What does it sound like?:
Van Morrison may be 74 but there is little sign of his slowing up. This is his fifth album in just over three years and his third this decade of all new material. There is a mellow laid back feel to this one – reminiscent at times of ‘Magic Time’. The arrangements are simple understated guitar, piano, organ, drums and bass. Morrison’s voice is in remarkable shape. He doesn’t extend it much – the days of ‘Listen to the Lion’ or ‘Summertime in England’ are perhaps behind him – but that control and expressiveness are still there, particularly on tracks like ‘Dark Night of the Soul’ and ‘You Don’t Understand’.
Some of Van’s old themes are here, present and correct, belying the mellowness of the sound. ‘Fame Will Eat the Soul’ (with vocal guesting by Righteous Brother Bill Medley) revisits his obviously genuine horror at the corrosive power of celebrity. ‘You Don’t Understand’ is the darkest song on the album, a slow brooding blues which is Van at his most misanthropic and paranoid. ‘Nobody in Charge’ is an enjoyable pop at politicians ‘waffling endlessly’ and ‘getting paid too much for screwing up’. Which is probably as close as we’ll get to Van Morrison commenting on Brexit.
But there is also a warmth here. ‘Days Gone By’ closes the album, incorporating ‘Auld Lang Syne’ and celebrating memories of being young and foolish (though he still has a sideswipe about how he ‘had to fight’). ‘March Winds in February’ could have fitted in comfortably on ‘Hard Nose The Highway’. ‘If We Wait for Mountains’, co-written with Don Black, is a schmaltzy but lovely song, which observes ‘Lovers walking hand in hand/Sound of music from a big band’ (surely more Black than Morrison there) and that there are ‘wonders all around us, and life is all we’ve got’.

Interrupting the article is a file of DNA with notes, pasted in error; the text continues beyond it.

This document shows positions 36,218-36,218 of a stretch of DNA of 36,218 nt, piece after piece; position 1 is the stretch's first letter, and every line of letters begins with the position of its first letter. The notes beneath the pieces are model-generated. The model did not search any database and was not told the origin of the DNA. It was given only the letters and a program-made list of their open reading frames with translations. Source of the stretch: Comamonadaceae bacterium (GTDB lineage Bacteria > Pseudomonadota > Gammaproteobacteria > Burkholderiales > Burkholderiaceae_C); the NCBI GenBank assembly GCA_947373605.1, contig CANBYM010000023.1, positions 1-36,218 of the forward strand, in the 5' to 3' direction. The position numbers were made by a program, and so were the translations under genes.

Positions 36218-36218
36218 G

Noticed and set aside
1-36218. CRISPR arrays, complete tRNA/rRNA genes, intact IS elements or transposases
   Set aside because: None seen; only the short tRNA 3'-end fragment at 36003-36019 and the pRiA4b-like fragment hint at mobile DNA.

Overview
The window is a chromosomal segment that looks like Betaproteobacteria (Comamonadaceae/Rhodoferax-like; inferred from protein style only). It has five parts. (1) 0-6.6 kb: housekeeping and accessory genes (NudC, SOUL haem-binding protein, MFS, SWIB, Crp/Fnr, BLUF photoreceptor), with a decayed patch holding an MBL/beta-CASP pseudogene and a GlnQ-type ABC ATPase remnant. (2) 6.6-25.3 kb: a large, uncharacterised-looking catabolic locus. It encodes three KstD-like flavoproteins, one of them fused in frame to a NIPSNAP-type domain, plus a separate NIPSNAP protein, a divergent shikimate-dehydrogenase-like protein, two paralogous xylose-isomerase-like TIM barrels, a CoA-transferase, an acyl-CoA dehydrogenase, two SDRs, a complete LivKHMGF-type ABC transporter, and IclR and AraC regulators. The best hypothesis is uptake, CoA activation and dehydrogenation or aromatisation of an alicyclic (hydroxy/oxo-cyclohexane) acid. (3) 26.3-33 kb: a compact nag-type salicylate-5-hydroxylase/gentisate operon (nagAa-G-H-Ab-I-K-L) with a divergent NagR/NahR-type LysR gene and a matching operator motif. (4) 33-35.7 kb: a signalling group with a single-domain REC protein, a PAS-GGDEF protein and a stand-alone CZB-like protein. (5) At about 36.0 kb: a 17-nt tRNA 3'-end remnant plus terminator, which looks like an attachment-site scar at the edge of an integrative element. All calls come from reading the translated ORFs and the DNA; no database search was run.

Best of all is ‘Up on Broadway’. Over the years Morrison’s time in California in the 70s has been a rich seam for him, starting of course with the ‘St Dominic’s Preview’ album. And he’s returned to it recently, with ‘In Tiburon’ on 2016’s Keep Me Singing’, and now with this gorgeous reflective song capturing how ‘Up on Broadway its so good to be alive’. This has always been the paradox of Van Morrison – how he is capable of both the most splenetic condemnations of his fellow man, and yet also of the most sublime sense of wonder and bliss.
There’s plenty of filler amongst these fourteen tracks – several perfectly serviceable rockabilly, country and laid back tunes which frankly he can do in his sleep, and possibly did. But there are 5 or 6 tracks here which are Van Morrison in terrific form. Take the best from this album, ‘Keep Me Singing’, and 2012’s ‘Born to Sing: No Plan B’ and you would have one absolutely imperious piece of work from someone who still has plenty to offer.
What does it all *mean*?
There’s nothing dramatically new here. Van has mined this seam many times. But when he’s as good as he is in the best of this record, who cares?
Goes well with…
Lemonade and Paris buns
Might suit people who like…
His other 40 plus albums. It’s a truly remarkable body of work and whilst this isn’t up there with the very best of them it’s worthy of a place in the Van canon.